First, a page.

Hunting Bill

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Mr. Maples: The hon. Gentleman is misunderstanding the effect of the amendments. If amendment No. 2, for example, were accepted, paragraph 1 would state:

    A person commits an offence if he hunts a wild mammal other than a rabbit with a dog.

Someone who in practice hunted an animal that was not covered by the exception would be committing an offence, so the amendment would not cause the doubt to which the hon. Gentleman refers.

Mr. Pickthall: I agree that that is what the amendment is trying to achieve, but in practice it would enable someone who does not agree with the law to make the plausible excuse in court that they were hunting rabbit and did not intend to catch hare. In my district, hares and rabbits live side by side in large numbers. Someone might say that at the last moment their dog caught a hare: it went down a hole chasing mammal A, and unfortunately caught mammal B.

11.15 am

Mr. Leigh: I am trying to understand the hon. Gentleman's argument. He seems to be suggesting that people will use the amendment's proposal as a loophole and say that they were actually chasing rabbits. In the unlikely event that that is what they wanted, they could simply say, equipped with the Bill's part II exceptions and paragraph 8, which states:

    It is a defence for a person charged with an offence under paragraph 1 to prove that—the conduct to which the charge relates consisted of hunting rodents

``I was hunting rodents.'' I do not see the difference.

Mr. Pickthall: The hon. Gentleman is quite right and we must look at that because it presents precisely the same sort of anomaly.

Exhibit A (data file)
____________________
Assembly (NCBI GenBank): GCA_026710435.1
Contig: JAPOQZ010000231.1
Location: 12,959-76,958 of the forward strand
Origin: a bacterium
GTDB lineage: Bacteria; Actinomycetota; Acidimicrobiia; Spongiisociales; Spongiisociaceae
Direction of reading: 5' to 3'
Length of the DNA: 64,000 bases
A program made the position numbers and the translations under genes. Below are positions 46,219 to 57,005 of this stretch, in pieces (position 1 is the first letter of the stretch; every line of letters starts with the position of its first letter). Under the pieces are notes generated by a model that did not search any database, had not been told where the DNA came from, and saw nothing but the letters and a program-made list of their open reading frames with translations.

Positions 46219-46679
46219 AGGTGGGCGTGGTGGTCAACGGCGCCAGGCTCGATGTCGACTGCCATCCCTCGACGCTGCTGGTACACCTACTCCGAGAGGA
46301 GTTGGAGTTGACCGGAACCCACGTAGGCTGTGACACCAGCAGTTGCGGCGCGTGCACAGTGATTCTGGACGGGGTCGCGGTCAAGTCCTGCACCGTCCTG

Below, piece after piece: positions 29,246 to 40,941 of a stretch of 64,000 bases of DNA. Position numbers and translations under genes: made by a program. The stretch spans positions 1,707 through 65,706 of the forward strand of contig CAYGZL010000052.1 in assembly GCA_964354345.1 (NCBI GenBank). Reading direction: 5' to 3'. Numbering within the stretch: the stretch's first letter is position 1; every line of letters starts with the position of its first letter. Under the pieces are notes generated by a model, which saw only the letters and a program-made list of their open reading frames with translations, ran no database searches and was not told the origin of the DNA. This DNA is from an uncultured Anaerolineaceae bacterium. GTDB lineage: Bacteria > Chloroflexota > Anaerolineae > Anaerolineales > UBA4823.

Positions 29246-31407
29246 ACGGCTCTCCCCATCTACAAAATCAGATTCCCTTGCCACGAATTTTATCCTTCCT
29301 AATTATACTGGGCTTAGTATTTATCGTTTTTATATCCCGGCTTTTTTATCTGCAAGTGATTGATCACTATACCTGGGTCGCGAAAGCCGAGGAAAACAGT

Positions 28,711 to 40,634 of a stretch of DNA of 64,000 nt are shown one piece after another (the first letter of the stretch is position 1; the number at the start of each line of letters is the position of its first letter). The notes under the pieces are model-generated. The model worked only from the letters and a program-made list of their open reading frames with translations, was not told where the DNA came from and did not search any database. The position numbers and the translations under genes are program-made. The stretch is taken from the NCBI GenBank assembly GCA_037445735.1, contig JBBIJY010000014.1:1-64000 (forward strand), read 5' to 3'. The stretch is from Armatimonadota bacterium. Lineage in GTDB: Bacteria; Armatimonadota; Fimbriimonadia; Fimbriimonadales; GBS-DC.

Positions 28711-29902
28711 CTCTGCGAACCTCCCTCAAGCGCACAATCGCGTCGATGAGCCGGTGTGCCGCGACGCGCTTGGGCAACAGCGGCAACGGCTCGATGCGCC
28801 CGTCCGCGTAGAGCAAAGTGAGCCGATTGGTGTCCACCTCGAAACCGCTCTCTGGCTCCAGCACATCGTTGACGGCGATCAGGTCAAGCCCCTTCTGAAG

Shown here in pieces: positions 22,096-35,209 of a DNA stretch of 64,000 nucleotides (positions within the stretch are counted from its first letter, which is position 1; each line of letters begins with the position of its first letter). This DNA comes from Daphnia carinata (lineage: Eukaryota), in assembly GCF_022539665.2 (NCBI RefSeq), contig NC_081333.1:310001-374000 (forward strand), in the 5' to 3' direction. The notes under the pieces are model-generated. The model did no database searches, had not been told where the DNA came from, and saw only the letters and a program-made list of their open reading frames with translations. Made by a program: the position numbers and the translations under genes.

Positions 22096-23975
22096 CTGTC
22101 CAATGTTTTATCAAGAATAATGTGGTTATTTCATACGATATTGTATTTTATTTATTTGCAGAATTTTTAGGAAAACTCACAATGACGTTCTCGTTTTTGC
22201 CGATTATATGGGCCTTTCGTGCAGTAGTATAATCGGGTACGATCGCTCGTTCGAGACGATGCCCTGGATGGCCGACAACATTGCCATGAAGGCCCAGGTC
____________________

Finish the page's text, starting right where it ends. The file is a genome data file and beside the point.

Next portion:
Mr. Leigh: Is the hon. Gentleman suggesting that the exception to which I referred on page 21—the hunting of rodents—is a weakness of the Bill and that he may want to return to the matter and take that exception out?

Mr. Pickthall: I confess that I shall again be looking carefully at that paragraph, but I am not suggesting that it should be taken out, because rodent control is important. However, it must not be used as a plausible excuse in the way that I described.

Mr. Garnier: Does the hon. Gentleman not agree that the amendment moved by my hon. Friend the Member for Aylesbury is entirely consistent with paragraph 8(1)(a)?

Mr. Pickthall: Amendment No. 1 covers the entire Bill, not simply paragraph 8. It covers every type of hunting. This debate so far has concentrated on gamekeeping and low or modest pest control.

Mrs. Golding: My hon. Friend has just said that he considers rodent control to be important. Is he saying that control of rabbits and mink is not important?

Mr. Pickthall: I do not think that I said that. I opened my remarks by saying that the control of rabbits in particular is desperately important. I have no direct experience of mink in my area, so I fight shy of saying anything definitive about that. I have read the literature, seen video footage and so on, but I have not experienced the matter for myself. I do not underestimate the problem of mink in some areas—particularly in connection with fisheries.

Mr. Garnier: May I read to the hon. Gentleman paragraph 1? It states:

    A person commits an offence if he hunts a wild mammal with a dog.

Paragraph 8(1) says:

    It is a defence for a person charged with an offence under paragraph 1 to prove that . . . the conduct to which the charge relates consisted of hunting rodents

and so on. I may be being obtuse, but is not amendment No. 1 tabled by my hon. Friend the Member for Aylesbury entirely consistent with that?

Mr. Pickthall: Paragraph 1 covers the entire Bill and creates an offence. Paragraph 8 says that proving that one is dealing with rodents is a defence, as are other activities under the exceptions in paragraph 7. The amendment would create an offence, then make a blanket exception to it. That is different from starting with the creation of the offence and subsequently allowing defences, as paragraph 8 reasonably does.